Page one of Le Canard Enchaîné's Nov. 2 edition

DUCK FACE: Le Canard Enchaîné (or ‘The Chained Duck’) is celebrating its 100th anniversary with a tome. “Le Canard Enchaîné, 100 ans,” uses miscellaneous stories and illustrations, and retraces the history of the French satirical newsweekly with a track record of scoops since it was founded during World War I by Maurice Maréchal and his wife Jeanne. 

Despite the grim climate for print media in France, the centennial duck is in a good shape: Its circulation was up 0.7 percent in 2015, to 392,214 copies per week (including 75,530 subscription copies and 17,023 copies bought by airlines.)

Le Canard Enchaîné is an exception in the media landscape, having no advertising and a very minimal Web presence: Its web site consists of a homepage basically explaining why it has no web presence and its Twitter account is solely used on Tuesdays to tweet the stories’ headlines of the edition that hits newsstands the next day.

“Our web strategy will evolve when it’s needed. For the time being, we don’t need to have a web presence. Our print circulation is strong. There’s no need or emergency. We aren’t saying that we won’t [go to the web]. The main problem for us is that there are less and less newsstands in Paris and across France,” said Erik Emptaz, executive editor of Le Canard Enchaîné.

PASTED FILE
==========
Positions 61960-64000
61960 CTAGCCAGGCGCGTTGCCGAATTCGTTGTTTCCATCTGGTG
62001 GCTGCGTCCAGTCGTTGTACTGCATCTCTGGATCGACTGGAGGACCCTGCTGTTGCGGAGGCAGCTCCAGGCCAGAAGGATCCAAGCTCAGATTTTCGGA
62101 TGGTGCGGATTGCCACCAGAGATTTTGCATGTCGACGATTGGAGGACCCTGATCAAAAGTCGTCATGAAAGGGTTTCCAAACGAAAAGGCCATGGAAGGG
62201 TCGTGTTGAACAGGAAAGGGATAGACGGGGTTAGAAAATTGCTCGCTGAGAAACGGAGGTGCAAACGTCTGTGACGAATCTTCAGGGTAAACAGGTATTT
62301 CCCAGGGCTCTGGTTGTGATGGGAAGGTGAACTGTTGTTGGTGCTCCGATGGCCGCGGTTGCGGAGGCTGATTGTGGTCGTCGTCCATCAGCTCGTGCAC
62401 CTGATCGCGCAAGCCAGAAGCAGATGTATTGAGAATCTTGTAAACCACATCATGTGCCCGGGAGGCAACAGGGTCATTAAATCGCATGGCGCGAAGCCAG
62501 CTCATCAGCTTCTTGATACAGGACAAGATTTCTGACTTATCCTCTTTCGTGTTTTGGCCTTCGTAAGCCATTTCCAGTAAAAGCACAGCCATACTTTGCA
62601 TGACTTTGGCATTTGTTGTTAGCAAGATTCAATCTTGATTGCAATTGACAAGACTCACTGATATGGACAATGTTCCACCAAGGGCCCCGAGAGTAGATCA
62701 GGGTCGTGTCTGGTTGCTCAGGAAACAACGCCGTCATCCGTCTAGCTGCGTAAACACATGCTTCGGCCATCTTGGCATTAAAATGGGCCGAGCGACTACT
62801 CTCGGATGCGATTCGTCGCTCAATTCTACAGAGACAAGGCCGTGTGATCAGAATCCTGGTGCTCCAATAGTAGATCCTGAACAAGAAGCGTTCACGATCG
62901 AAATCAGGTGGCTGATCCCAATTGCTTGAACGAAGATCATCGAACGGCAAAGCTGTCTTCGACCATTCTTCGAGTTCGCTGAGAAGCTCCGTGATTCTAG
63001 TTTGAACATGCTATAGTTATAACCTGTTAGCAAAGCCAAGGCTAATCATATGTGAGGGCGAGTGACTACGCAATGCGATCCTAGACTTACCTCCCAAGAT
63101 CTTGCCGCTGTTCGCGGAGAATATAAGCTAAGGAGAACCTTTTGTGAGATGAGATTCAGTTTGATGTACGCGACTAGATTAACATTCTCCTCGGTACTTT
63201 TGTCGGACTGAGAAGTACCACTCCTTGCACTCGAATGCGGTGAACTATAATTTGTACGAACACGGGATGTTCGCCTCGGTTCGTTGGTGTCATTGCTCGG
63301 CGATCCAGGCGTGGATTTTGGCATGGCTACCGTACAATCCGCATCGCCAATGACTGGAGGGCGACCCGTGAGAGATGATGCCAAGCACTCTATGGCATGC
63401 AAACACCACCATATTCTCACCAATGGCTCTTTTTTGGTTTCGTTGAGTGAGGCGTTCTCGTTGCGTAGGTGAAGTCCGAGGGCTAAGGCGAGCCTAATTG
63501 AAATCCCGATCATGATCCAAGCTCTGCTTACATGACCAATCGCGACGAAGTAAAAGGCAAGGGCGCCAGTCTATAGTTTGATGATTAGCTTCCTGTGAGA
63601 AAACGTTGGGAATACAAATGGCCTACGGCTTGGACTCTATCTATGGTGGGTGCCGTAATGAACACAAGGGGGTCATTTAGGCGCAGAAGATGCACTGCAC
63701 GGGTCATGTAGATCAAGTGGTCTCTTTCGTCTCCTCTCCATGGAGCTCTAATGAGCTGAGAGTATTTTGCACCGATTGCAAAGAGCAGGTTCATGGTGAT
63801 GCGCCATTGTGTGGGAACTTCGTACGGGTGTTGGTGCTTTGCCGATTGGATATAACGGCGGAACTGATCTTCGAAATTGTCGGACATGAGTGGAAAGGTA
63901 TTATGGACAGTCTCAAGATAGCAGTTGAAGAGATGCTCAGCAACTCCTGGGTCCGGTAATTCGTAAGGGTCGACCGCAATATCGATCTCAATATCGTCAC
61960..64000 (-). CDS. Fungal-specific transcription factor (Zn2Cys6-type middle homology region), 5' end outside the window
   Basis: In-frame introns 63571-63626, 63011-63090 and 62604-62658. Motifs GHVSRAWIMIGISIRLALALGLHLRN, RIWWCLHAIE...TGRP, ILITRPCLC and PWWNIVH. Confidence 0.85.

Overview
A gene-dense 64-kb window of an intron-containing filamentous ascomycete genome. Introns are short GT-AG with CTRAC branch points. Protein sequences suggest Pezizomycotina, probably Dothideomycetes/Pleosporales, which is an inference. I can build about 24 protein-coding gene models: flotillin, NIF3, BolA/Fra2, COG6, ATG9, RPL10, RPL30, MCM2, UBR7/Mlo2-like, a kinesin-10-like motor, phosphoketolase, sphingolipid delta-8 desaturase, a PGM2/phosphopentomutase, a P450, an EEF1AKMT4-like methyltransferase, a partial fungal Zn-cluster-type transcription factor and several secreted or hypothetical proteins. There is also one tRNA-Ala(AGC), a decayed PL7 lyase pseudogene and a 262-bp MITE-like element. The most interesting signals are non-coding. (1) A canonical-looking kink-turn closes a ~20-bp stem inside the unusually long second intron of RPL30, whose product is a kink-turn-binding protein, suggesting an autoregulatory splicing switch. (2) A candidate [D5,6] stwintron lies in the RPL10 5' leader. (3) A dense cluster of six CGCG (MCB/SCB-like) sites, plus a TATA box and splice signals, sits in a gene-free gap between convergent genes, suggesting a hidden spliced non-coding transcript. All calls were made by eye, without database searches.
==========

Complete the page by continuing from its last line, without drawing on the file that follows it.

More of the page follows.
The price of the eight-page paper is set at 1.20 euros, or $1.33, and hasn’t changed since 1991. Le Canard Enchaîné, whose parent company is Les Editions Maréchal headquartered on Rue Saint Honoré, employs around 30 in-house journalists. The totality of the capital belongs to the staff.

This summer, the newspaper revealed French President François Hollande’s hairdresser earning a gross salary of 9,895 euros  a month, or $10,902, which was renamed as the “Coiffeurgate.” (The affair continues: In “Un Président ne devrait pas dire ça,” a new book of Hollande’s frank comments written by two journalists that’s causing shockwaves in France.)

Do they plan to bring back the popular section “Le Journal de Carla B.?” — a fictitious diary of Carla Bruni-Sarkozy that the paper used to run weekly when she was first lady of France, in case Nicolas Sarkozy wins next year’s elections? “Why not, but Nicolas Sarkozy isn’t in a good position for now,” quipped Emptaz.

The run-up to presidential elections has traditionally been a good time for the paper that revealed a flurry of embarrassing affairs involving presidential candidates, including Alain Juppé and Sarkozy in the past. Candidates continue to give grist to its mill. When asked on a French radio station if he knew the price of a chocolate croissant, right-wing candidate Jean-François Copé said: “I have no idea but.…I think it must be around 10 or 15 centimes” while the cost is in fact roughly 10 times higher. The paper mocked it on last week’s page one, retracing the history of French politicians’ blunders when it comes to estimating the cost of daily life, starting with Marie-Antoinette.

“We investigate, we check the information,” Emptaz said. “No three ways about it. It’s very serious work that we do and we tell stories with a mocking and joyful voice. We have fun.”

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